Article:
24.05. – 31.05.2014 Portsmouth – St.Malo

Skipper: Ulrich und Bernhard
Crew: Gabriel, Heiner, Walter, Zoran

Beautiful when the tides work out as calculated

23/05/2014 Basel – London – Portsmouth

The plan was, depart from Basel Airport to London Gatwick, from there travel on to Portsmouth by train. One of the crew members will arrive the next day and will meet
up with the rest of the crew at the ship Rolling Swiss II in Portsmouth.

In Basel the two skippers greets the one crew member. Where were the other two?
Both report a failure of their electronic navigation. For still unexplained reasons, one deviates to Geneva airport and the other to Zurich Kloten Airport; probably an exercise in alternative ports (!).

Theremaining crew check in and take the plane to London Gatwick. And the Commodore
is also on board, Hmm … two crew members missing, instead the Commodore is on
board … is this a test for the Skippper?

All ends well; the two other crew members finally arrive in Portsmouth from the
alternative ports Geneva and Kloten. The first night all together is spent in a hotel.

24/05/2014 Portsmouth

Once we reach the harbour, there is Rolling Swiss II, a great ship. Our sixth crew
member also arrives, now we are complete. On time, at 10:00 clock, the skippers
conduct the ship handover. Skipper II makes the safety inspection while three crew members go shopping in the city. At about 14:30, everything is secured and stored, unfortunately a bit too late to go out. So it is decided to stay in port today.

05/25/2014 Portsmouth – Cherbourg Marina

The time has come; we cast off at 06:00 o’clock, towards Cherbourg and look forward
to the exciting crossing of the English Channel, a shipping lane for which requires very high concentration. Not forgetting the time difference between England and France. Today we covered an impressive 80 nautical miles and, although a bit tired, we savour the fact, once moored up in Cherbourg, with a well deserved sundowner.

5/26/2014 Cherbourg Marina – Braye Harbour

Today is a good day for late risers; Cast off at 10:00 clock in the direction of Alderney.
Since this leg is a comparatively short distance, there is enough time for a “man overboard” drill. Now it’s serious, quick reactions and the exact commands are given. The helmsman is busy holding course, all crew members perform very well, after a bit of practice. The two skippers glows, and shows the screen; Congratulation, 100 nm, three crew members have done their duty, manoeuvring and navigating as required, additional engine miles. On arriving in the Port Braye we moor up to a buoy, for some of the crew members, this is the first time. It is a good opportunity to try out the tender. Since it has space for a maximum of 4 persons, skipper II was allowed to drive it twice and clearly had fun doing it.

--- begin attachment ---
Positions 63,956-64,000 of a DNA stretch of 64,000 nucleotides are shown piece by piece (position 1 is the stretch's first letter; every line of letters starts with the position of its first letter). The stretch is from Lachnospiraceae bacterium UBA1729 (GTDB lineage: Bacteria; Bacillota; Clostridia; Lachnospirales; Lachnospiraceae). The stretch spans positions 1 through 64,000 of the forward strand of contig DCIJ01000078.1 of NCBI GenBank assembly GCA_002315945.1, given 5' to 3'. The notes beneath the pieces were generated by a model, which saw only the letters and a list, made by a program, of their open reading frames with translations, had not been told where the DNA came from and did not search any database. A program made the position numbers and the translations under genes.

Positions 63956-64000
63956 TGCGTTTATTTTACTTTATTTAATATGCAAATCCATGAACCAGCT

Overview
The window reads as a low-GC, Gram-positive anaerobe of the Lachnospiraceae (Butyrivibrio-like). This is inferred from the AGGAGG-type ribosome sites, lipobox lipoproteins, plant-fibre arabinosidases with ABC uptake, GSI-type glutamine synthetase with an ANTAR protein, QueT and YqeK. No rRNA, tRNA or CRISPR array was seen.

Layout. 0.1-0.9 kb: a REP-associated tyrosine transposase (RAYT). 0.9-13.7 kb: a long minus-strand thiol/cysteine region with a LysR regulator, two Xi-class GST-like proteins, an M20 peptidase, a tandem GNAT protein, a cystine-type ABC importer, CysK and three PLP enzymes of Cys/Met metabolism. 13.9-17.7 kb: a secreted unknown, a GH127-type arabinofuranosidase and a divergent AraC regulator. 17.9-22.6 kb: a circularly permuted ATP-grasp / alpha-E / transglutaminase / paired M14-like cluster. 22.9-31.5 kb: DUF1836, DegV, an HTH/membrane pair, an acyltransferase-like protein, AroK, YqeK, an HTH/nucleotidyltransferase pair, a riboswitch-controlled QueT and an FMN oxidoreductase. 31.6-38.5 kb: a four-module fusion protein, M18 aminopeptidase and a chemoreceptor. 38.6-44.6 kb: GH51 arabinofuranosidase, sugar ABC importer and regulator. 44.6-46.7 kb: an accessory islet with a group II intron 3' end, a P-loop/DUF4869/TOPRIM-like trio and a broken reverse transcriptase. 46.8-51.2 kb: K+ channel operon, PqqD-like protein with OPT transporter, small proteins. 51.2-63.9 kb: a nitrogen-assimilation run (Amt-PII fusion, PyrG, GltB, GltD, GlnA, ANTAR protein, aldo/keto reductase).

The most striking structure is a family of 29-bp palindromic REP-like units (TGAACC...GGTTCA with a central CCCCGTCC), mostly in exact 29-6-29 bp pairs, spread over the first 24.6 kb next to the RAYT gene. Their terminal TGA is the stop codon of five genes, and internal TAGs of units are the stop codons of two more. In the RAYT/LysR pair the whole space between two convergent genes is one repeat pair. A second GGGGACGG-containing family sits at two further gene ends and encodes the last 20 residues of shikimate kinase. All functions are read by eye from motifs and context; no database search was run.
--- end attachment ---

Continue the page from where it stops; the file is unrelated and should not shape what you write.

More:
27/05/2014 Braye Harbour – St. Peter Port

At 09:30 we cast off and find time for practicing “turn the ship on the spot”. Finally we leave the harbour under the guidance of the two beacons on the mainland. A navigator is required to instruct the helmsman.

Since we have sufficient time, we go past St. Peter Port, to the very beautiful and picturesque bay Port Es Saies Sark, where we anchor. Two intrepid crew members take
the plunge into the cool water.

We leave the bay after an hour in the direction of St. Peter Port. Now time will tell if our tides calculations are correct. It comes good of course, once learnt is never forgotten; thanks to a good education from CCS.

28/05/2014 St. Peter Port – St. Helier

By our tidal calculation we left St. Peter Port harbour at 09:25 and crossed the harbour tidal sill with not just a foot of water beneath the keel, but rather 1.2m of water. Safety is the top priority.

We arrived in the port of St. Helier were we decide to moor outside the port tidal sill, so that we can cast off the next day regardless of tide.  Rolling Swiss II travels almost independently along a pontoon.  The water level rises and in a few moments the sill disappears under the water. We are amazed; because the many sailing ships are pushing and shoving in order to get a “Pole Position”. Who will be the first to cross the
disappearing sill; what a lot jostling!

05/29/2014 St. Helier – St. Malo

Strengthened, cheerful and of course prepared we leave the port to our final destination. For most, this is the first time they had taken a boat to St Malo. Thinking back to our theory test is helpful as we navigate this very exciting and navigation mark cluttered area. It is a wonderful experience to finally implement the theoretical knowledge in practice. It is also fascinating how closely the calculated values ​​match the actual conditions.

The mighty fortress city greets us, a stunning silhouette, which we will be happy
to remember.

I am writing to express my thanks to all crew members, very pleasant and fair comrades with whom every day gave something to laugh about. A successful week with beautiful memories.


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